The Department of Veterans Affairs would dramatically expand the authority of nurses to treat patients without a doctor’s supervision in a controversial proposal by the country’s largest health-care system.
The agency, through amended regulations, wants to give vast new authority to its most trained nurses to order and read diagnostic tests, administer anesthesia, prescribe medications and manage acute and chronic diseases — without a doctor’s oversight.
VA would follow the lead of the military and 21 states and the District of Columbia that have expanded the scope of practice for nurse midwives, nurse practitioners and nurse anesthetists in a variety of medical fields.
The agency says it is acting to meet a growing demand for care from veterans, both from the Vietnam era and the wars in Iraq and Afghanistan, amid a shortage of physicians on its staff. These nurses, who have advanced degrees, could practice independently even in the 29 states that still restrict what they can do, as long as they work for VA.
The proposal was published this week in the Federal Register as a scandal over veterans’ long waits for medical appointments erupted anew. VA Secretary Robert McDonald was widely criticized for dismissing wait times as a proper measure of veterans’ satisfaction, comparing them with visitors to Disneyland who he said care more about the amusement park itself than how long they wait to go on a ride.
“The purpose of this proposed regulation is to ensure VA has authority to address staffing shortages in the future,” David J. Shulkin, VA’s undersecretary for health, said in a statement on the agency’s website.
About 6,500 of VA’s 93,000 nurses have advanced training and would see their duties expanded, officials said. The agency is trying to hire 3,800 doctors, but it is also short about 8,713 registered nurses.
Nurse practitioners are trained to provide many of the same primary care functions as doctors. But state laws have blocked them from diagnosing, prescribing drugs and other services.
In its proposed rule, VA said its goal is to “increase veterans’ access to VA health care by expanding the pool of qualified health care professionals who are authorized to provide primary health care and other related health care services” to the “full extent” of their education, training and certification.
But while groups that represent nurses praised the plan, it came under immediate fire from some of the country’s largest doctors’ groups, which said VA would be lowering the standard of care for veterans. Nurses lack training and skills to administer anesthesia and diagnose complicated illnesses by themselves, opponents said, particularly in a population with a vast array of medical issues.
“The nation’s top health care systems rely on physician-led teams to achieve improved care and patient health, while reducing costs,” Stephen R. Permut, board chair of the American Medical Association, the nation’s most prominent physician organization, said in a statement.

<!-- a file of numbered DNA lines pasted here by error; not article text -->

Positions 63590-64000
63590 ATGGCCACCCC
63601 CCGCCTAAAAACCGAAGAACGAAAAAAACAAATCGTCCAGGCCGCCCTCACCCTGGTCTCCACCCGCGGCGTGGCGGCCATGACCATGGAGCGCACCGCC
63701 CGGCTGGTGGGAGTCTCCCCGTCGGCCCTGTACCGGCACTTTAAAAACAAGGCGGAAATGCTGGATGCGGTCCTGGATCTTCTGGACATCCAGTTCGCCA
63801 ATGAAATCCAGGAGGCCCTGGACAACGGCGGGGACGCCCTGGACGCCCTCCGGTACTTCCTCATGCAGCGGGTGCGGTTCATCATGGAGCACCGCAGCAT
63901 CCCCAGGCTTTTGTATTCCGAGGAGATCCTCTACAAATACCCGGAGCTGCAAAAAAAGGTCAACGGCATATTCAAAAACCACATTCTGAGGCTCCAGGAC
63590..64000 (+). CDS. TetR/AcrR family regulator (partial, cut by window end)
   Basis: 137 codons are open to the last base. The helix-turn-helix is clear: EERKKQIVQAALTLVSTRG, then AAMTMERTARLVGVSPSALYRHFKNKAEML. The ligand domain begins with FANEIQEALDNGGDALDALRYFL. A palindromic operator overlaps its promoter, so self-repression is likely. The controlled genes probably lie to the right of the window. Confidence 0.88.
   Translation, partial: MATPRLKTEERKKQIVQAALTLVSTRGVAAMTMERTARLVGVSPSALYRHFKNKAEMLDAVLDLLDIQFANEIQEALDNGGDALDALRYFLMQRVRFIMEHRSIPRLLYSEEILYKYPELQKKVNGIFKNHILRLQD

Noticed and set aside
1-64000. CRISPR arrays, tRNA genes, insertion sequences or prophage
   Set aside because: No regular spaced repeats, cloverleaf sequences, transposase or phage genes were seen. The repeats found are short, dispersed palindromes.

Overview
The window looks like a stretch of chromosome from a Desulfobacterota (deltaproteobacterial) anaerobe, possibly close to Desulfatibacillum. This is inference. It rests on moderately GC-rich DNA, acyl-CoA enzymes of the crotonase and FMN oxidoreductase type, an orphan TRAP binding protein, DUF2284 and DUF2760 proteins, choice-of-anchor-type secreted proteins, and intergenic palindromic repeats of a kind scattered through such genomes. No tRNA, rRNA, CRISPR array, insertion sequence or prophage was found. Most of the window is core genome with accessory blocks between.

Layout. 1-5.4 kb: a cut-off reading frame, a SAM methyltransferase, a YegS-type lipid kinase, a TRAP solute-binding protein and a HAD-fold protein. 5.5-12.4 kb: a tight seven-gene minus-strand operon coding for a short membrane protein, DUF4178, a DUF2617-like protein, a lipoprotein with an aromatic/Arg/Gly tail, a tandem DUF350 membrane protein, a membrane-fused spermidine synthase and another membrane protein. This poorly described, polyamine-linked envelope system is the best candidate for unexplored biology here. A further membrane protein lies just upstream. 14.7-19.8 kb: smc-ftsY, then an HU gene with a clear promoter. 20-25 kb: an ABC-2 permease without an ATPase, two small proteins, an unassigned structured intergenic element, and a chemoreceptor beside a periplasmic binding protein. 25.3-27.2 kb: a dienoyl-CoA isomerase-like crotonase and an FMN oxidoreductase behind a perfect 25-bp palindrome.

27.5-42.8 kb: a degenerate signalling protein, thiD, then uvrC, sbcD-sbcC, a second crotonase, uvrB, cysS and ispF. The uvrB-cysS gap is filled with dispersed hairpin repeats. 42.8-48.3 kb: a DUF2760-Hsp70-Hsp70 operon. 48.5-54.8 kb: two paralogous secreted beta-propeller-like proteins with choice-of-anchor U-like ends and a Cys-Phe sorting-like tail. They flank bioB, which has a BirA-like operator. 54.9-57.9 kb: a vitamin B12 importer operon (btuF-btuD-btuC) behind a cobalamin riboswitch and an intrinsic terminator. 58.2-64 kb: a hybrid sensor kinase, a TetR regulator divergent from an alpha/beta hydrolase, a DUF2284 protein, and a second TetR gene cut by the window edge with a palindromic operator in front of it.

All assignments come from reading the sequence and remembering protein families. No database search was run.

“We expect the same for our country’s veterans,” Permut said. ” All patients deserve access to physician expertise, whether for primary care, chronic health management, anesthesia, or pain medicine.”
The American Society of Anesthesiologists, which represents 53,000 physicians, also opposed the proposed policy, saying that “removing anesthesiologists from surgery and replacing them with nurses” would be “lowering the standard of care and jeopardizing Veterans’ lives.”
The group said nurse anesthetists have half the education and a fraction of the training of physicians. The group plans to hold a press conference Wednesday to denounce the VA plan.
Asked at a hearing in March whether nurses would do the jobs of anesthesiologists under the change, McDonald and Shulkin assured House lawmakers that they would not. On Thursday, the lawmaker who asked the question, said he was misled.
“The secretary assured me, and I believed him,” said Rep. David Jolly (R-Fla.). VA officials could not immediately be reached for a response.
Military hospitals have long given nurses with advanced training similar authority. But opponents said the patient populations are very different. Active-duty soldiers and retirees tend to be in better health than many veterans.
“The average person who is active-duty military is generally in good health,” said Rupa Dainer, an anesthesiologist who practiced at military hospitals for 19 years and is now in private practice.
“The veteran population is different,” she said. “When a nurse has a patient with complications, they ask for help, but that’s not what would happen here.”
The American Association of Nurse Anesthetists said in a statement that VA would follow a common practice for combat nurses in the field.
“Improving the [Veterans Health Administration’s] ability to provide better, faster care to our veterans doesn’t necessarily require increasing budgets or staff,” the group’s president, Juan Quintana, said in a statement. “One solution has been there all along, and is as simple as removing bureaucratic barriers to [advanced-degree nurses’] ability to be credentialed and practice to the full extent of their education, training and certification.”
The American Nurses Association, in a statement, said longstanding limits on the scope of care for nurses with advanced training is what has harmed veterans, because staff shortages let backlogs and wait lists grow longer.
The proposed rule will be open for comment for 60 days.
Correction: An earlier version of this post misstated Stephen R. Permut’s role at the American Medical Association. He is the board chair. It also misstated the number of states that have not expanded nurses’ allowed services. The correct number is 29.